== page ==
The LST left Evansville and was heading up the Ohio, we were still working on finishing the boat. Ron and Mike arrived. I had been doing 16 hour days for 3 weeks trying to wrap it up. They told me the Cavalry was coming. The Cavalry arrived, with sustained jet lag. I was frazzled, I was irritable, I was an ungracious host. I lost 40 pounds; how long could I sustain this pace? I was promised help; the Cavalry was tired. We had a boat to finish,dammit! My priorities were on USCG Water Craft requirements and the couple of items that stand out on the PBR like the Radome and the Nancy Light/Navigation Light Mast. The West Coast Crew had their own ideas; they thought we needed dummy display guns built. I had also promised that I would get an M170 canvas top to the LST before she arrived in Pittsburgh for a dedication ceremony, so in the midst of all this, I honored that commitment and made and delivered the top to the LST while she was in Wheeling. Perceptions of this commitment ranged from unnecessary to a friggin sightseeing vacation trip in the midst of the final chaos. Did I mention that nerves were frazzled all around. Jeff arrived, we split into teams as I accepted the fact that the West Coasties were going to build dummy guns. Jeff and I worked at the marina in the hot sun in humid Ohio on a brownwater creek. We were sustained by lukewarm Gatorade and Payday Bars. The gun crew worked in my air conditioned shop. They made liesurely trips to town for lunch. Animosities flared. We were vocal, we were mean, we were ogres towards one another, but we were dedicated.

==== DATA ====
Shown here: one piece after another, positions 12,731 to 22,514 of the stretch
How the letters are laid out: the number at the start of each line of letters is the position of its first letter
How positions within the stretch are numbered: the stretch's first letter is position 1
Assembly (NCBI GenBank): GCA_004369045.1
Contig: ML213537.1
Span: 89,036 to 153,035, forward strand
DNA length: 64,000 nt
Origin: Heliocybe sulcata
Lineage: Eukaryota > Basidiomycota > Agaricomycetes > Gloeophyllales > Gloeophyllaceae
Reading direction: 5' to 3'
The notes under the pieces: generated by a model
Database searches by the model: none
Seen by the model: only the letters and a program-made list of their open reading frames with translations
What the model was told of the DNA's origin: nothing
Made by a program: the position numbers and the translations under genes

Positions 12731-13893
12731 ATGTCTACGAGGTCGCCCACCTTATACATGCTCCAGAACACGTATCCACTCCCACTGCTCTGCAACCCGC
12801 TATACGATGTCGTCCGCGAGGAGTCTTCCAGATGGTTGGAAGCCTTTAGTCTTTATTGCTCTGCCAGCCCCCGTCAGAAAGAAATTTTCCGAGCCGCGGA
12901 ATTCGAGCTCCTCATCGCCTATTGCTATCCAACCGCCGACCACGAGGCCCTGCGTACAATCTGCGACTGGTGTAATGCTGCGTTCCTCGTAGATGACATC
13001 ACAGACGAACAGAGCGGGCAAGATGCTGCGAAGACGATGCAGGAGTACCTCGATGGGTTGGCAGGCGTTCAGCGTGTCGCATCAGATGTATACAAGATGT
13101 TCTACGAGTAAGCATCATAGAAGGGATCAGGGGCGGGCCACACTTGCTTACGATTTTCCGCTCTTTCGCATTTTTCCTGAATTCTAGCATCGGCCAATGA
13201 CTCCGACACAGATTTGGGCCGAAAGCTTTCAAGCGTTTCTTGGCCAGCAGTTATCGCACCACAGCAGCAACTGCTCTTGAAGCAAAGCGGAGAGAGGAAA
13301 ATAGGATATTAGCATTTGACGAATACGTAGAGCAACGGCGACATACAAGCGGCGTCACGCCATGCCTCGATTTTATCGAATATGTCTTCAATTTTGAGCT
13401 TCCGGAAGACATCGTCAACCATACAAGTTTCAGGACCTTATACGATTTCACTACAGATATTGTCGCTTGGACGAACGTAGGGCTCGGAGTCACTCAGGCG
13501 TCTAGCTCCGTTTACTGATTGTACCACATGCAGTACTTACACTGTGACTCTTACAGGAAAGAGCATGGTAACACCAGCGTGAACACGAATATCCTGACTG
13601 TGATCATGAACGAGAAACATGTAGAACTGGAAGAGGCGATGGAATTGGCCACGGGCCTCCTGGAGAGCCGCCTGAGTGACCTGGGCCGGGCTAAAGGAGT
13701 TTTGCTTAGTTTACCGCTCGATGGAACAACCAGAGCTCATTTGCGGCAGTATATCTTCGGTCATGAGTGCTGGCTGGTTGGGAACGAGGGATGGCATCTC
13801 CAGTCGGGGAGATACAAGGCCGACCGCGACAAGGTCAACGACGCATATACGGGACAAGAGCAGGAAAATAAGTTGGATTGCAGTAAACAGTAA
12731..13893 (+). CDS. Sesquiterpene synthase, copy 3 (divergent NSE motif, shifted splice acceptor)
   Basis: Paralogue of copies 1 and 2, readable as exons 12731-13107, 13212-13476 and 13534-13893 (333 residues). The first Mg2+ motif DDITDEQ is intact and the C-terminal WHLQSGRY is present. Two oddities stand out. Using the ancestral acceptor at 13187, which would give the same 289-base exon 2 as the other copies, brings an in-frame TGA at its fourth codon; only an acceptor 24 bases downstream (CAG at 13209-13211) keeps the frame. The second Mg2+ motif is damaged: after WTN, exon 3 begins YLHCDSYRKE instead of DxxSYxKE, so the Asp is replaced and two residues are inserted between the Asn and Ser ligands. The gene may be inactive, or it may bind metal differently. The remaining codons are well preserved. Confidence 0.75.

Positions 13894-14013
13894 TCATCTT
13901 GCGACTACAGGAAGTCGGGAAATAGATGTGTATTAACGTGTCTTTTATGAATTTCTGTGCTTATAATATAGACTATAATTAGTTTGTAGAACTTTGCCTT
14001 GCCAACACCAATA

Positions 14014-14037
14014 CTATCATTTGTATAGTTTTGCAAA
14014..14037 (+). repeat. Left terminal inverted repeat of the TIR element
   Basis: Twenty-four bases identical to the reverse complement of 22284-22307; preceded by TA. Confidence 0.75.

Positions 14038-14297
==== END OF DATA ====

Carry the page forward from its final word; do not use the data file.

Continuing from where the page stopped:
The LST left Wheeling with her bow pointing our way. Tom Price was in contact with us throughout the day. I asked him to give me location updates as the LST made upriver progress. Knowing locations and river miles in the Pike Island pool and travel speed for the LST, I had a good handle on our time frame. I knew that when they reached the New Cumberland Locks, we were out of time.